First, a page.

1. Follow the smell. Living mold gives off an odor (musty smell) as it digests the wet material it is growing on.
2. Turn all the basement lights on and bring a flashlight. Do not adjust any airflow. Leave windows, fans, and blowers in their normal, everyday positions.
3. Measure the length and width of the basement and, using bits of tape or paper, divide off approximately six equal areas on a floor. Make a sketch on a piece of paper of these six areas and mark them 1- 6.
4. Stand in each of the six areas and smell and look at the nearest wall and ceiling for dark blotches and stains. Record your smells and sightings.
5. Walk to the nearest wall and look closely at discolorations. Look at any stored goods for any signs of staining, blotches, or fuzzy-dusty looking surfaces, especially on cardboard boxes or leather or furniture.
6. If the wall is bare block or cement and has white powdery patches on it. This is not mold. This is almost always mineral salts leached out of the cement due to moisture in the wall. This is the same type of white powder you occasionally see staining red brick fireplace chimneys.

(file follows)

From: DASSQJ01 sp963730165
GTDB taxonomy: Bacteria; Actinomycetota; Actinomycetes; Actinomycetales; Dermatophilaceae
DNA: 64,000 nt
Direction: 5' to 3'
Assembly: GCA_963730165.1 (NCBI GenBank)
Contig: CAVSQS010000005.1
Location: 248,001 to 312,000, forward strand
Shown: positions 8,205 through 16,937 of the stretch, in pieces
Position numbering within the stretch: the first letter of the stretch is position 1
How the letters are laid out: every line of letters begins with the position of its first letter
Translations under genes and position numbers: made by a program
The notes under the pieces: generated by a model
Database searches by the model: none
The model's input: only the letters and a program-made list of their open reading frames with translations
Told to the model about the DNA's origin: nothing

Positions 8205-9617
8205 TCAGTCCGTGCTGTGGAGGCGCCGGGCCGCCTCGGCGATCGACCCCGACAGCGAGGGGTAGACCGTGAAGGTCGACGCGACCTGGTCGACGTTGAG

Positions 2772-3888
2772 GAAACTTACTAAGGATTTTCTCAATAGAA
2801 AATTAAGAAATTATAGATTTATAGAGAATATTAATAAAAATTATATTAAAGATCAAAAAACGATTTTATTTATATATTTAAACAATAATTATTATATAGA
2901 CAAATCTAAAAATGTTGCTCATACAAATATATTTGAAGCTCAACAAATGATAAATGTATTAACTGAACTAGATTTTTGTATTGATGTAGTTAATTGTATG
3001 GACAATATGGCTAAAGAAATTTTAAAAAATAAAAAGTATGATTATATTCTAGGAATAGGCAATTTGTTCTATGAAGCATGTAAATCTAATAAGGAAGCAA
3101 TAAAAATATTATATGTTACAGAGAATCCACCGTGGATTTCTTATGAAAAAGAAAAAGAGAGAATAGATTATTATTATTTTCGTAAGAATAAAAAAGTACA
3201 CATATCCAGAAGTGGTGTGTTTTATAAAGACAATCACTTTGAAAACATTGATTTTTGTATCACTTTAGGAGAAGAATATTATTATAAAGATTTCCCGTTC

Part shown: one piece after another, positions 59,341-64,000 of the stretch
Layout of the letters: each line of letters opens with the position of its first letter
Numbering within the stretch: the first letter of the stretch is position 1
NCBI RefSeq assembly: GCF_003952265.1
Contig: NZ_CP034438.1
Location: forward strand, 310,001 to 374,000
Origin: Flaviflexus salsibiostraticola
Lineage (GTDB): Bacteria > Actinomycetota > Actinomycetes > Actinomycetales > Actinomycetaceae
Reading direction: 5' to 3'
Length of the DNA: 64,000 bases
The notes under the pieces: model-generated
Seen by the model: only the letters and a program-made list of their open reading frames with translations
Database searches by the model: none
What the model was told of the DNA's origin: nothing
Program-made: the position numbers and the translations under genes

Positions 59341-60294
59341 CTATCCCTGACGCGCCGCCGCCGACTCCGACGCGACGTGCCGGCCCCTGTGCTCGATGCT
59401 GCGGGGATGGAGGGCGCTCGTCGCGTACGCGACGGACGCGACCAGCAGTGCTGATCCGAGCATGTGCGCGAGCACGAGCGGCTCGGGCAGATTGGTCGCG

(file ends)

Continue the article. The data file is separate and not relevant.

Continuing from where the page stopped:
7. If the walls are finished with wallboard, plasterboard, or sheetrock, stick the probes of any moisture meter looking for damper wet spots. The meter will light up if itâ€™s wet. Check all the walls top to bottom.
8. If the meter lights up, draw an outline of the total size of the damp spot. Then, using a regular, flat screwdriver, press it against the damp walls gently, then firmly. Nothing should happen if the wall is just slightly damp due to high humidity. If the wall is excessively wet, the tip of the screwdriver will sink into the wall.
9. If the moisture meter lights up and/or the tip of the screwdriver sinks into the wall, you have found a problem location. Mold is most likely growing on the back of the sheetrock inside the wall.
10. Using a utility knife, carefully cut a piece of the wet/ damp sheetrock. The easiest test hole is cutting out a triangle which is four inches on each side. Gently remove the triangle piece and examine the back side for mold. Using a flashlight, you can look into the wall and look for mold.
Conclusion: If there is mold growing on the inside or outside of the wall, the wet portion of the sheetrock wall must be removed and the moisture problem repaired.
- Two Methods for Mold Testing There are two basic ways to test for mold, once...
- Where Does Mold Grow? Mold detection can almost seem so daunting and futile of...
- Mold Detection – How to Detect Mold Mold Detector – Black Mold Detection – Mold Detection Meter...
- What is Mold? What is Mold? Mold (or mildew) are naturally occurring living...
- How To Test For Mold While a certain amount of mold will make its way...